Stranger Than Fiction Review
Will Ferrell playing a bland tax man who’s every move is narrated by the irritating drones of Emma Thompson may not sound like an enticing prospect, but strangely this film has a lot to offer and its scriptwriter Zach Helm is the hot new kid on the Hollywood block.
Helm’s script is shaped in the same mould as a Charlie Kauffman tome, providing an interesting and imaginative insight into the troubled world of being a writer with a strange twist, deftly handled by director Marc Forster (Finding Neverland).
Set in present day Chicago, Stranger Than Fiction follows a dull, single tax agent called Harold Crick (Ferrell) whose life is like an endless Groundhog day with everything timed and controlled down to the number of strokes of his toothbrush. We hear a female voice narrating his morning schedule and his trip to work, his arrival at work, his day and his solitary evening. So far you get the impression this is just another Truman Show. But the premise of the film changes when suddenly Crick can also hear the voice correctly predicting what he will do next and, worst of all, announcing that his death is imminent.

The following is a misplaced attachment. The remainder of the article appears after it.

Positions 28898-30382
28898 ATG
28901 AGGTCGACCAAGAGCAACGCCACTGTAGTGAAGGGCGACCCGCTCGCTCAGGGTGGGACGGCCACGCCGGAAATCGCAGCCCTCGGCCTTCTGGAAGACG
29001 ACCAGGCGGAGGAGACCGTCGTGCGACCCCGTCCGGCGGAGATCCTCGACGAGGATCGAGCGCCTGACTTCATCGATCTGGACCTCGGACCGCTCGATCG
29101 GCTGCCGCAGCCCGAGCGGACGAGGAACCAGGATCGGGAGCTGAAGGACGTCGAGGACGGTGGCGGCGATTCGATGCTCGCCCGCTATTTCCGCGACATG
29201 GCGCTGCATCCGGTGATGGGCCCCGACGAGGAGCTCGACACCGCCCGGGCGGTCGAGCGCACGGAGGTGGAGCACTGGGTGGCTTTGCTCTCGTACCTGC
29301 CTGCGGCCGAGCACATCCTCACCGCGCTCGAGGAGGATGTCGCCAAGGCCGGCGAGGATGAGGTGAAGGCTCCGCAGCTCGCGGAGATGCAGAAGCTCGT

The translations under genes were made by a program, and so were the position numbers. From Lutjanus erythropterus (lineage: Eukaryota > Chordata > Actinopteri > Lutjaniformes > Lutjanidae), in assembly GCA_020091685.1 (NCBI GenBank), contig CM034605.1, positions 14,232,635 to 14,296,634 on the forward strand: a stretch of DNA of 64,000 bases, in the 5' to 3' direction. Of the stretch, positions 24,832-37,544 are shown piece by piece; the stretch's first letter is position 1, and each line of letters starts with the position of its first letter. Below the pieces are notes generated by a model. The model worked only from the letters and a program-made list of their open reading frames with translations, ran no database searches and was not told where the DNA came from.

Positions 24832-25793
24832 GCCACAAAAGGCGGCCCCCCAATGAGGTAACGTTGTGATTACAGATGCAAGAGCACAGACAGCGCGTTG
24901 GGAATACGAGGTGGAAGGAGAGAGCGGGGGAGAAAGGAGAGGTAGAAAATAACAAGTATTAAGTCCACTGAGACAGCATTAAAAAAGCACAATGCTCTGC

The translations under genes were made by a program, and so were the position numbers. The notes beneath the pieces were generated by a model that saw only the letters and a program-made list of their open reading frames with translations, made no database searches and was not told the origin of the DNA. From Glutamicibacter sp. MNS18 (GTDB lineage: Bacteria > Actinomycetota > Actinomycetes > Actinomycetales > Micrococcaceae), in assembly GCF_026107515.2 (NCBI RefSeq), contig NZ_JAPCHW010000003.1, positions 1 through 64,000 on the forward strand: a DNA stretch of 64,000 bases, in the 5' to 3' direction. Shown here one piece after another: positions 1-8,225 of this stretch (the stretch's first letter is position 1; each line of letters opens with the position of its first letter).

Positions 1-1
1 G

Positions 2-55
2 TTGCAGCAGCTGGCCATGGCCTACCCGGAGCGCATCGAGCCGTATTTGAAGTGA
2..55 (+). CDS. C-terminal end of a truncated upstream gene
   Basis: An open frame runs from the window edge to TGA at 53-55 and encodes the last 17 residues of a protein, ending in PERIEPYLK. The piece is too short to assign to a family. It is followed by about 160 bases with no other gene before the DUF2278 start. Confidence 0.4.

The woman’s voice is that of Karen Eiffel (Thompson), a lonely and depressed novelist with writer’s block struggling to find an appropriate way to kill off Crick, the lead character in her book, oblivious to the fact that he actually exists.
Crick quickly discovers that only he can hear the voice and is distracted as he goes out to audit the rather lovely looking local baker, Ana, (Maggie Gyllenhaal) listening as the voice tells him how attracted he is to her. Desperate to avoid his death, he sets about discovering who is narrating his life, enlisting the help of a literary theorist called Jules Hilibert, played brilliantly by an obsessive-compulsive Dustin Hoffman, who suggests that he turn his story from a tragedy to a comedy and embark on a love story with Ana.
The climactic ending sees Crick eventually catch up with Eiffel (Thompson) as she is torn between finishing her masterpiece and therefore finishing him off in reality or saving him and going against what she has done in every other book she has written.
Ferrell’s performance is beautifully understated with none, or very few, of the eccentricities we have come to expect from The Anchorman. He is ably supported on his journeys by the subtly humorous Hoffman and the surprisingly funny Thompson who pulls off the suicidal writer role with aplomb and even manages to generate scenes of genuine warmth and emotion with Ferrell, if overacting a little in the process.
I was fortunate enough to get to see this film at a Bafta screening, courtesy of a generous colleague, the downside being that I had to listen to geriatric Bafta members waffle effusive praise on the cast members in the Q&A session afterwards. But that was a small price to pay for what proved to be an enjoyable viewing experience, especially seeing Hoffman trade comedy blows with Ferrell.
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